This hints at another deeper truth. When a collective trauma hits a society, it forces people to reevaluate their priorities and their partners. Questions that may have seemed remote or irrelevant — whether, for example, they wanted to grow old alone — suddenly acquire new urgency. Some individuals tie the knot; others get divorced; others do both, repeatedly.

While military conflicts fuel these changes, natural disasters can, too. Consider the earthquake that hit San Francisco in 1906. A group of genealogists researching the event recently noticed that while the quake may have reduced the city to rubble, it apparently sparked a wave of marriages in the month afterward as men and women thrown together in refugee camps fell in love — and immediately married.

This was captured in the number of marriage licenses issued in San Francisco in the month after the quake. And it was also reflected in more subtle evidence, such as urgent orders from jewelers for shipments of engagement rings. All of this made for surreal juxtapositions, with couples starting out their lives together against the backdrop of ruins and destruction. One newspaper, commenting on the spectacle, quipped that “people who have to be earthquaked into marriage ought not to be thrown into the divorce court by any less cataclysm.”

This same pattern has held in other natural disasters. While there’s relatively little academic literature on the topic, two intriguing studies on the effects of earthquakes in China and Hurricane Hugo in Florida found much the same thing: statistically significant increases in both marriage and divorce. In the case of Florida, the researchers persuasively showed how counties in the state declared “disaster areas” had far greater levels of matrimonial churn than those spared the worst effects of the hurricane.

What’s less well understood — though no less important — is the quality of the unions forged in the shadow of a disaster, whether it’s an economic calamity, a war or a pandemic. What little research that exists suggests that disasters created by fellow humans — terrorist attacks like the Oklahoma City bombing or 9/11, for example — actually depresses divorce rates in areas directly affected by the calamity. By contrast, natural disasters seem to fuel both divorce and marriages.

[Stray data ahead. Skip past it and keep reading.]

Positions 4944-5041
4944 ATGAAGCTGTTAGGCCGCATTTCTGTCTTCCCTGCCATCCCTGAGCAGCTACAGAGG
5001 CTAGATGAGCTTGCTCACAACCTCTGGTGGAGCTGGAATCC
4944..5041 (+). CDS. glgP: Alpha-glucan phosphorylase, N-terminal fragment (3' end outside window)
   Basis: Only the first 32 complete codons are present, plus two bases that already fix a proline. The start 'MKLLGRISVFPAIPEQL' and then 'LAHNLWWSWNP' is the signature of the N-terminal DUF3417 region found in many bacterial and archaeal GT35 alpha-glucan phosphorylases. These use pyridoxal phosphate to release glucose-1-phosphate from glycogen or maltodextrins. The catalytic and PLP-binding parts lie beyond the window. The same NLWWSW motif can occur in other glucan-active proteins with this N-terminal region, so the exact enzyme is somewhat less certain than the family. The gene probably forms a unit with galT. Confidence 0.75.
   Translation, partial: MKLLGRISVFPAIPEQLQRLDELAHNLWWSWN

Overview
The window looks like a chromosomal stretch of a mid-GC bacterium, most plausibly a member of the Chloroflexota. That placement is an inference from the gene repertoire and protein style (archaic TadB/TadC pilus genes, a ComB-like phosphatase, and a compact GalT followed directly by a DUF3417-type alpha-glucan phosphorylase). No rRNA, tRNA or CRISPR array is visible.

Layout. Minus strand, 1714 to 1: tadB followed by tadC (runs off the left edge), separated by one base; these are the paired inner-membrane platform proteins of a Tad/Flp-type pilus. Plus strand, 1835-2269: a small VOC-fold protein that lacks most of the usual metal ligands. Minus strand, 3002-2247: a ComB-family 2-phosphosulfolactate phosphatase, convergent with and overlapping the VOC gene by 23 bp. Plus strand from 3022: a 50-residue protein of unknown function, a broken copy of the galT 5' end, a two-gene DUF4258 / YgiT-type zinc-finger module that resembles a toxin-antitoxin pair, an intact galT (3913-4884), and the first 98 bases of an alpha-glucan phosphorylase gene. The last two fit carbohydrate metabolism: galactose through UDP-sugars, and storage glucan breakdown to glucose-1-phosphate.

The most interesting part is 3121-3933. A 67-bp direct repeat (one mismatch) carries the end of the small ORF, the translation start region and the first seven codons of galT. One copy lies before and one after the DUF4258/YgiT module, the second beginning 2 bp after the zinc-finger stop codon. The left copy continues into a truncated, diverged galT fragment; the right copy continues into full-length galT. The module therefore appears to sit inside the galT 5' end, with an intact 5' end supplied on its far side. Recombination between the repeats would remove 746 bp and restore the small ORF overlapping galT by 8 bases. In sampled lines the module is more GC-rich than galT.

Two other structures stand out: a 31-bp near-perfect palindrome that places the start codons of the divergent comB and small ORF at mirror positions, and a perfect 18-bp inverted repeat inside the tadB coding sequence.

All of this suggests that the COVID-19 pandemic may well have lasting impacts on the marital status of many Americans. It may speed some divorces, yes. But that’s countered by the huge swell of weddings across the country that we’re beginning to see. And that may even lead to a baby boom that could help slow the long-term declines in fertility — though that’s a more open question.

Whether these marriages last, though, is another matter. And on that note, it’s worth considering one final piece of research on weddings conducted by two economists. They found that the money couples spent on wedding rings and the ceremony itself was inversely related to the long-term viability of the marriage. The more ostentatious the wedding, the less likely it would endure.

If you’re invited to a post-pandemic wedding, then, don’t worry if it’s a simple, understated, inexpensive affair. These are the couples whose unions are most likely to stand the test of time, no matter what disasters await us in the coming years.

Stephen Mihm, a professor of history at the University of Georgia, is a contributor to Bloomberg Opinion. This column does not necessarily reflect the opinion of the editorial board or Bloomberg LP and its owners.